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Thread: Generating serial line break for LIN-bus

  1. #1

    Generating serial line break for LIN-bus

    I'm trying to write a LIN-bus driver for Teensy 3.2

    A LIN-bus frame consist of break, synch(0x55), Ident, data. I'm trying to do this in software and found when I configure the uart there seems to be a delay of 1mS before the synch(0x55) is sent out.

    Code:
    int led = 13;
    int lin_cs = 23;
    int tx_pin = 1;
    int test_pin = 5;
    
    void setup() {
     
      pinMode(lin_cs, OUTPUT); 
      pinMode(test_pin, OUTPUT); 
      digitalWrite(lin_cs, HIGH);   
      pinMode(led, OUTPUT);   
    
      digitalWrite(test_pin, HIGH);
      pinMode(tx_pin, OUTPUT);    
      digitalWrite(tx_pin, HIGH); 
      delay(100);
       
      
      digitalWrite(tx_pin, LOW);  // Break
      delayMicroseconds(1024);    // Break dealy
      digitalWrite(tx_pin, HIGH); 
      
      digitalWrite(test_pin, LOW); 
      Serial1.begin(9600);
      digitalWrite(test_pin, HIGH); 
      
      Serial1.write(0x55); // Synch
      
      Serial1.write(0x23); // Ident
      Serial1.write(0x41);  // Data
    }
    
    void loop() {
    
      digitalWrite(led, LOW);    // turn the LED off by making the voltage LOW
      delay(500); 
      digitalWrite(led, HIGH);
      delay(100); 
    }
    Click image for larger version. 

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    Any idea why there is a delay of 1mS before the synch byte is sent out and how to remove that ?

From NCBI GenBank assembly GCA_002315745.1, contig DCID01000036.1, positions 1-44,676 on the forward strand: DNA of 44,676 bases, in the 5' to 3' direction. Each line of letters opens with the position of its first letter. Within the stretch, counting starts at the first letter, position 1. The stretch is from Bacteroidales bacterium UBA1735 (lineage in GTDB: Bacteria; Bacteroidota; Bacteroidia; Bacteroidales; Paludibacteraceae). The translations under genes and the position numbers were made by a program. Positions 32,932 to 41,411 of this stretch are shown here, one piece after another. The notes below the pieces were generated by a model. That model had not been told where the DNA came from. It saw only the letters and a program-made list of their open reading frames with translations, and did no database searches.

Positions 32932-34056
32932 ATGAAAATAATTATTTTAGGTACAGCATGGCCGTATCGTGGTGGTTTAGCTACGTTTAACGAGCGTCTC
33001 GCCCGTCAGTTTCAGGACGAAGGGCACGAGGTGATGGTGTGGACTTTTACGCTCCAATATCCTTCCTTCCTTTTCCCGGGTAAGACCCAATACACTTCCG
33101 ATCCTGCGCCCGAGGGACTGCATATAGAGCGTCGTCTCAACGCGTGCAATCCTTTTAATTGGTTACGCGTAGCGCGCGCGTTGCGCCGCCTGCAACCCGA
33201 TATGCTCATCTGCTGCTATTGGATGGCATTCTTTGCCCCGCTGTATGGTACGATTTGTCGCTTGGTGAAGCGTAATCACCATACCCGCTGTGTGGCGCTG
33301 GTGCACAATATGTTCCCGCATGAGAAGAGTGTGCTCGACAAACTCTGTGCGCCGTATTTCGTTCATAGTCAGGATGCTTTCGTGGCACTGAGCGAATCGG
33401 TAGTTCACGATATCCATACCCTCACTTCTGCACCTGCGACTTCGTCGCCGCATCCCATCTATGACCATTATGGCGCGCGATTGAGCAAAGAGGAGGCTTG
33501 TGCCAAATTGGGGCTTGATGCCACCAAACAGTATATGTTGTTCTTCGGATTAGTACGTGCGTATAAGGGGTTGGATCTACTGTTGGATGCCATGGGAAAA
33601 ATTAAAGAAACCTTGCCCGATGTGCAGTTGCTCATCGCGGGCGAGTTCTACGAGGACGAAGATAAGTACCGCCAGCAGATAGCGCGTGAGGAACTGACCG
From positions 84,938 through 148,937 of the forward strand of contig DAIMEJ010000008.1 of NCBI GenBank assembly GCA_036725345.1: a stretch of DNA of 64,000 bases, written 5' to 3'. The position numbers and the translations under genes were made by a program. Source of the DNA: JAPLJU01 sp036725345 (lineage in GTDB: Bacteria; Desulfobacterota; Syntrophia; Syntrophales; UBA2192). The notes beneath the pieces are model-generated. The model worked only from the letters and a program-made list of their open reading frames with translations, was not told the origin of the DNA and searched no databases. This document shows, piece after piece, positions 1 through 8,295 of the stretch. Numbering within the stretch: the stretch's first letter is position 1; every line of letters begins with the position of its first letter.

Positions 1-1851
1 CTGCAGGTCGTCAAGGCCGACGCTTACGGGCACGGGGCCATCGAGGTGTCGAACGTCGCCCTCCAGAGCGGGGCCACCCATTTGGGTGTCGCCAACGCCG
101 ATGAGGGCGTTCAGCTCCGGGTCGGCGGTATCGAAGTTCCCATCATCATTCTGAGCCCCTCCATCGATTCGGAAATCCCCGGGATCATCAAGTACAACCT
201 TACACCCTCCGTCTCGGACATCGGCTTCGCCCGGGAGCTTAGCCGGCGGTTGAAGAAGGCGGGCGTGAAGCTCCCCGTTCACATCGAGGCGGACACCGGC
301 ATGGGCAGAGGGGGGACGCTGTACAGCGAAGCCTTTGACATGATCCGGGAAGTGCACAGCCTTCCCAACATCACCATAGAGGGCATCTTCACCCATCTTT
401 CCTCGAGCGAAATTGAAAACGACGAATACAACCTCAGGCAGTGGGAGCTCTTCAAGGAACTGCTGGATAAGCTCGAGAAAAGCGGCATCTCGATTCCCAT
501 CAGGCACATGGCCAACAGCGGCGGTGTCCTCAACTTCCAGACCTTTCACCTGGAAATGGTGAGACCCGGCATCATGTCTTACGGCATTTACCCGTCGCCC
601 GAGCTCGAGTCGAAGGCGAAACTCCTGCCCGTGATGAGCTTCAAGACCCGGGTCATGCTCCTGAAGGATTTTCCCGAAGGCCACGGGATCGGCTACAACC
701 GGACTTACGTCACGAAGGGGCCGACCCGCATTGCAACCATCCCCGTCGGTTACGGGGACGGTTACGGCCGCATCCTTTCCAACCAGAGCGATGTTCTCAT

The green trace is the test_pin to show where is the code is.

    I also tried this on an Uno board there is no delay before the synch byte is sent out.

  2. #2
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    did you try a putting few ms delay after serial1.begin() before sending the byte? or perhaps try a pullup/pulldown on the TX pin when reconfiguring the peripheral for serial mode?

    you could also try setting serial mode first, then changing the core pin manually via registers, write it, then switch it back?

  3. #3
    Quote Originally Posted by tonton81 View Post
    did you try a putting few ms delay after serial1.begin() before sending the byte? or perhaps try a pullup/pulldown on the TX pin when reconfiguring the peripheral for serial mode?

    you could also try setting serial mode first, then changing the core pin manually via registers, write it, then switch it back?
    I don't want any delay before the synch byte (0x55).
    I might try and set it serial mode first. Change the pin, output the break then switch it back like you said but this might not make it portable across T3.2 and T3.6 but I will give it a go.

    I think it might be something to do with the buffer/FIFO/interrupt. When I use Serial1.write(0x55) then Serial1.write(0x23), I can't see the output straight away. Maybe it is queued. I did tried and changed the serial1.c interrupt priority from 64 to 32 but it didn't make any difference.

    Code:
    int led = 13;
    int lin_cs = 23;
    int tx_pin = 1;
    int test_pin = 5;
    
    void setup() {
     
      pinMode(lin_cs, OUTPUT); 
      pinMode(test_pin, OUTPUT); 
      digitalWrite(lin_cs, HIGH);   
      pinMode(led, OUTPUT);   
    
      digitalWrite(test_pin, HIGH);
      pinMode(tx_pin, OUTPUT);    
      digitalWrite(tx_pin, HIGH); 
      delay(10);
       
      
      digitalWrite(tx_pin, LOW);  // Break low
      delayMicroseconds(1024);    // Break delay
      digitalWrite(tx_pin, HIGH); // Break high
    
      Serial1.begin(9600);        // Configure serial
     
      digitalWrite(test_pin, LOW);  // Green trace on scope
      digitalWrite(test_pin, HIGH); 
      
      Serial1.write(0x55); // Synch
      
      delayMicroseconds(40);        // Delay to let it show up on scope
      digitalWrite(test_pin, LOW);   // Green trace on scope
      digitalWrite(test_pin, HIGH);
      
      Serial1.write(0x23); // Ident
      Serial1.write(0x41);  // Data
    }
    
    void loop() {
    
      digitalWrite(led, LOW);    // turn the LED off by making the voltage LOW